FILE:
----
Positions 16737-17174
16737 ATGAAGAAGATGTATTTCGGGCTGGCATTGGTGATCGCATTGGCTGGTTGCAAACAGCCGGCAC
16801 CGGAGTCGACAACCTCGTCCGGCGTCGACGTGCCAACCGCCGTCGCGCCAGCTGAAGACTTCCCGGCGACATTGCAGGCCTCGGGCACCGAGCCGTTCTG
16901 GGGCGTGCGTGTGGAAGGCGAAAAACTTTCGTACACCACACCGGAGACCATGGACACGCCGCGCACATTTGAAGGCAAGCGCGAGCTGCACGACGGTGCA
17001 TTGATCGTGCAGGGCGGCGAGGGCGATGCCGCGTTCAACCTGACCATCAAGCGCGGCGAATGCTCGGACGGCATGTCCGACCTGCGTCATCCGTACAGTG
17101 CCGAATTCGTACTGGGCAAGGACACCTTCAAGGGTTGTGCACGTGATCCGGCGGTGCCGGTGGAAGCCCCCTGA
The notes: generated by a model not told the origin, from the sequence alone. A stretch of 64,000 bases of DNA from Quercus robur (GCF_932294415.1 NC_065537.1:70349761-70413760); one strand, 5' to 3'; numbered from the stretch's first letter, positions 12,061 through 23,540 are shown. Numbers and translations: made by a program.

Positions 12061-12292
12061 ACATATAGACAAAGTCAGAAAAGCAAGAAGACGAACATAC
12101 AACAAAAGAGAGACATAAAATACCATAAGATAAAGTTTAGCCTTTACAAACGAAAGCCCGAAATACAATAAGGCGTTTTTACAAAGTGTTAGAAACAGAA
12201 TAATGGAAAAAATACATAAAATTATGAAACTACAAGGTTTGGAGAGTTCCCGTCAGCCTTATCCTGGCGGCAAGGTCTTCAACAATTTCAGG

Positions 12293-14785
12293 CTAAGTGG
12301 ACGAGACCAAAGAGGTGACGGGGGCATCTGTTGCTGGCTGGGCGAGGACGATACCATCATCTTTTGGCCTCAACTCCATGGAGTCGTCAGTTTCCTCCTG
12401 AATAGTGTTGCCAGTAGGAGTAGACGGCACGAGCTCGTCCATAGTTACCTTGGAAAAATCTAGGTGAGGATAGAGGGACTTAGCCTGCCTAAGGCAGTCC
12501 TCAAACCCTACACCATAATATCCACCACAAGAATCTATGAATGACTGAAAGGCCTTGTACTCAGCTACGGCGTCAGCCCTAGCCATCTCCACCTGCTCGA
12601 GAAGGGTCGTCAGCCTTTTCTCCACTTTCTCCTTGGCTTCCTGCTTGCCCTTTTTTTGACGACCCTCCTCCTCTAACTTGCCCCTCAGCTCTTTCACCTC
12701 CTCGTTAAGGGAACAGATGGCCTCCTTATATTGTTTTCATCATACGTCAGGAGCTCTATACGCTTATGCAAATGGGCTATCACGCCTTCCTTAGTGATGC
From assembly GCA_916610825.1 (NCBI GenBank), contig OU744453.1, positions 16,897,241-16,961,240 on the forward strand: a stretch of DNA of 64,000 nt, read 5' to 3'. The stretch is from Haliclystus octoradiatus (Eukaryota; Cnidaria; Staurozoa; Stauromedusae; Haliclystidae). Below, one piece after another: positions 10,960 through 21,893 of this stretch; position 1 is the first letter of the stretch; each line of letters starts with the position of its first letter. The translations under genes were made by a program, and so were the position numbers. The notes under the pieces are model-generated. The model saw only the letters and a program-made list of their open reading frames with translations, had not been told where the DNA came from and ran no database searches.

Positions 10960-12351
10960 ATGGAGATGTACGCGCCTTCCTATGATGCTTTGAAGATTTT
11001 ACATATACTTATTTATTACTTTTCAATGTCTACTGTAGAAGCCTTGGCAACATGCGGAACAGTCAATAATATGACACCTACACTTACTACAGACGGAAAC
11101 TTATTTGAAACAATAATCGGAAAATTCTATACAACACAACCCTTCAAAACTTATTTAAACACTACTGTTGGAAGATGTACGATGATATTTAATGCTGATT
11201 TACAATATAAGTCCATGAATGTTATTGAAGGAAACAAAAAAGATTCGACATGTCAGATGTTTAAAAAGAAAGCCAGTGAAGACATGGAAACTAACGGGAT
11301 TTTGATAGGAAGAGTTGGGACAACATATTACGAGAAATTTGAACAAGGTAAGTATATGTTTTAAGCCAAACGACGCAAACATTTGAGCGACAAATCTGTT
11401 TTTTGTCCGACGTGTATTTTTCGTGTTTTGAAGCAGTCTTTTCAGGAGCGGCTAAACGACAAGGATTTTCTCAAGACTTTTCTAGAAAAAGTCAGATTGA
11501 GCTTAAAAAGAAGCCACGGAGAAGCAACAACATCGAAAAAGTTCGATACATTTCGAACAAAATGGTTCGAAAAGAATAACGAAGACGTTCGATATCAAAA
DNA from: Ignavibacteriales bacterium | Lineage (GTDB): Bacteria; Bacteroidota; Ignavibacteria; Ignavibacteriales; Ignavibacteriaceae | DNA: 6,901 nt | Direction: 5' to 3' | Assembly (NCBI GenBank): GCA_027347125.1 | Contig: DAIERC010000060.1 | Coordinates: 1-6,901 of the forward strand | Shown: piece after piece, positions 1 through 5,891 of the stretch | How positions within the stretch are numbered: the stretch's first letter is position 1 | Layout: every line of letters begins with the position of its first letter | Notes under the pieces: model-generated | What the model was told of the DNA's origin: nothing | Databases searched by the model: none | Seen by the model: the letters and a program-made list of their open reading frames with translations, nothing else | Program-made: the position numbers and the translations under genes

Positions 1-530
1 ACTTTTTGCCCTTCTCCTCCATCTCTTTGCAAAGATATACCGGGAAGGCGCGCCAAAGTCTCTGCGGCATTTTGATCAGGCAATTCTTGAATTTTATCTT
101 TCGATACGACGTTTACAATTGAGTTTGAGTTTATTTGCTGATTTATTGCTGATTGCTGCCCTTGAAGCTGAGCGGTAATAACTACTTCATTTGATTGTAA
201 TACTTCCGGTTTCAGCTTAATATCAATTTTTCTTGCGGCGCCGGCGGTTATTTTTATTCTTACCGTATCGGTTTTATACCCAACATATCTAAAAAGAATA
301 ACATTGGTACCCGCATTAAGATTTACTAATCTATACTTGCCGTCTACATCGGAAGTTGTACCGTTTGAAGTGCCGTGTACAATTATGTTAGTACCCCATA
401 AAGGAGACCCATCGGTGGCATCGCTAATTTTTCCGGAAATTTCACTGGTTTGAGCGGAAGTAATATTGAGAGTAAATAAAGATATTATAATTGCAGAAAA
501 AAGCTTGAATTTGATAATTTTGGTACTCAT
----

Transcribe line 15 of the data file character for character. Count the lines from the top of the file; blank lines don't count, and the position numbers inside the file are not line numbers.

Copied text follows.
12401 AATAGTGTTGCCAGTAGGAGTAGACGGCACGAGCTCGTCCATAGTTACCTTGGAAAAATCTAGGTGAGGATAGAGGGACTTAGCCTGCCTAAGGCAGTCC